Anorexia and Adolescence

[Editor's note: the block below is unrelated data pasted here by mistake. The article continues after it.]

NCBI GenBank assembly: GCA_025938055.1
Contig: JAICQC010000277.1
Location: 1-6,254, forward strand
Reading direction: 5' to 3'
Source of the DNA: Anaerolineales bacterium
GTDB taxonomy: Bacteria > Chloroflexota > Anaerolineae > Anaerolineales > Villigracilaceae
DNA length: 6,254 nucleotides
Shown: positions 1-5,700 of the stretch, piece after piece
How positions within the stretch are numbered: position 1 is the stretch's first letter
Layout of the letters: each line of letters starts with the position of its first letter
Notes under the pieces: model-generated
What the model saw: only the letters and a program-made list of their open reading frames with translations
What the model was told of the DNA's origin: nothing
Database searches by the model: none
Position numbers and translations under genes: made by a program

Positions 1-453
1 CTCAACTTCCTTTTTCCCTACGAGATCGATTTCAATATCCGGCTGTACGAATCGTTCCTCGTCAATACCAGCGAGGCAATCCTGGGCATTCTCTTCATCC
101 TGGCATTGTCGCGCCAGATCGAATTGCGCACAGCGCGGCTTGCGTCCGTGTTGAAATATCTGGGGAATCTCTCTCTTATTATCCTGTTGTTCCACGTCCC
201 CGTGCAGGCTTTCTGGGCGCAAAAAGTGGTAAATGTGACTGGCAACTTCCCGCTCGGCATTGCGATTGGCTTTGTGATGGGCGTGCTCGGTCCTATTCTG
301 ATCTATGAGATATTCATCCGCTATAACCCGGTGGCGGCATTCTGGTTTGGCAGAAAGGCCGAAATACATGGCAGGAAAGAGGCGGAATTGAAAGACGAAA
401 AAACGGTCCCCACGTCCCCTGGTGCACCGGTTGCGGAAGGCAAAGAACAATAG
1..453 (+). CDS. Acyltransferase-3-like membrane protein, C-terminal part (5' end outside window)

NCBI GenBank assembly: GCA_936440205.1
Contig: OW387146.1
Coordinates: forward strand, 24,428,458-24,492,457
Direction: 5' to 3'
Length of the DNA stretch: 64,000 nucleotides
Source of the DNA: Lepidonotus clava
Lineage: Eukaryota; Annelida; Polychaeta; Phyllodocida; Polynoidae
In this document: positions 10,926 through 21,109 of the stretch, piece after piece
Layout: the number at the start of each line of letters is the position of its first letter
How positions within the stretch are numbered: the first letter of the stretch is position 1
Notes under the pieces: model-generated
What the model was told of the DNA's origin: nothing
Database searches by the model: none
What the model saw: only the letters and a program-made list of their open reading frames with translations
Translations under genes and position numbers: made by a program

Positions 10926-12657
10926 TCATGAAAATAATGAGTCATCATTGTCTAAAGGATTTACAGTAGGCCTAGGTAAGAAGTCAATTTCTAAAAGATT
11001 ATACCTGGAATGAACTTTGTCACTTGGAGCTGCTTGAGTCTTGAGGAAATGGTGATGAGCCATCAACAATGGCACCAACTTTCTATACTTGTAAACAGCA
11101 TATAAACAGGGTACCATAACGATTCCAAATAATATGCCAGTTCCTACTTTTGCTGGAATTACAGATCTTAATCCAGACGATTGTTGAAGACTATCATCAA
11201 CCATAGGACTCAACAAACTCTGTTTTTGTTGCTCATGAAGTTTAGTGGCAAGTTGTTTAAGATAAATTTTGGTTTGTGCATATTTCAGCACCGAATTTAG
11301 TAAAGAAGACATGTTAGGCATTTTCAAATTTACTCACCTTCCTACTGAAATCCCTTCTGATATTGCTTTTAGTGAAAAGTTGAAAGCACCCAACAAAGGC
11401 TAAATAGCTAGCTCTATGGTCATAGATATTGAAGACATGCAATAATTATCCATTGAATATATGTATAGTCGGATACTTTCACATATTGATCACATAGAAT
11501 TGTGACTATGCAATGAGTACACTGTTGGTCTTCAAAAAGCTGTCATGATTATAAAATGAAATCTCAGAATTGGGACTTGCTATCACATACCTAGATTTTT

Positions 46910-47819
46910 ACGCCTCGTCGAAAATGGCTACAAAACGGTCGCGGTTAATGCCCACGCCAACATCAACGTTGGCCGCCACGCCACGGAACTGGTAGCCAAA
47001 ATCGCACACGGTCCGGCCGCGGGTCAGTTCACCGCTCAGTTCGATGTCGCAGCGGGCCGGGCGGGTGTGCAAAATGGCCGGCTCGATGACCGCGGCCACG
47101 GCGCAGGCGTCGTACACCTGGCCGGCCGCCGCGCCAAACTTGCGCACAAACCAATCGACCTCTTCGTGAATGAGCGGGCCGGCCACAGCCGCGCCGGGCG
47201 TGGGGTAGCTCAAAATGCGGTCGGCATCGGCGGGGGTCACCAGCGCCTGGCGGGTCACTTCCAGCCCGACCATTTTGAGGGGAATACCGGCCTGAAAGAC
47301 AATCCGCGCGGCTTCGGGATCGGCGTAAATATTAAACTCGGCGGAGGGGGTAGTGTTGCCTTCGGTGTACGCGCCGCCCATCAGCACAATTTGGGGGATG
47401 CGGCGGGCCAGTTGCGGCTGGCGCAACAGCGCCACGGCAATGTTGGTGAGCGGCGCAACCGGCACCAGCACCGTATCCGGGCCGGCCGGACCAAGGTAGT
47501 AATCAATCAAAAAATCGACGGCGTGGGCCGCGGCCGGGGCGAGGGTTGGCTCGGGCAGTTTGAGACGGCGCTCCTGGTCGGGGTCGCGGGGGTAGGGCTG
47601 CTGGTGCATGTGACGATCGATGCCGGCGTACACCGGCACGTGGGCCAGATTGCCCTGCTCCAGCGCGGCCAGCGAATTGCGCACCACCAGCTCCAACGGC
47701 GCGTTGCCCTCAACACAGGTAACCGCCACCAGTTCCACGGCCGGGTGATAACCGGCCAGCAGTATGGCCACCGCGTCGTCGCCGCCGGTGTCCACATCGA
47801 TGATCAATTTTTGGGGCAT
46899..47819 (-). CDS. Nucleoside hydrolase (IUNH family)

More and more young women are diagnosed with eating disorders each year. According to new research, the number of people being hospitalized for eating disorders has been steadily climbing since 1999. Most cases are teenage girls and young women. Doctors say it is a disease that can start well before adolescence. Some girls are as young as 8 and 9 when they start focusing on their bodies and their desire to be skinny. The Agency for Healthcare Research and Quality reports that the number of girls under the age of 12 hospitalized for eating disorders has more than doubled since 1999. What is going on typically, doctors say is depression. They say kids who become worried about their weight and anxious about their appearance are likely depressed. Experts say it is crucial for parents to catch the first signs of an eating disorder because the fatality rate for anorexic women is 10 to 15 percent. Research also shows that once a child is diagnosed with an eating disorder, there is a 75-percent chance they battle that addiction for the rest of their life. Anorexia is particularly dangerous for pre-teens because during those years, the bones need nutrition to properly thicken and other organs, like the heart, are still developing to their adult capacity.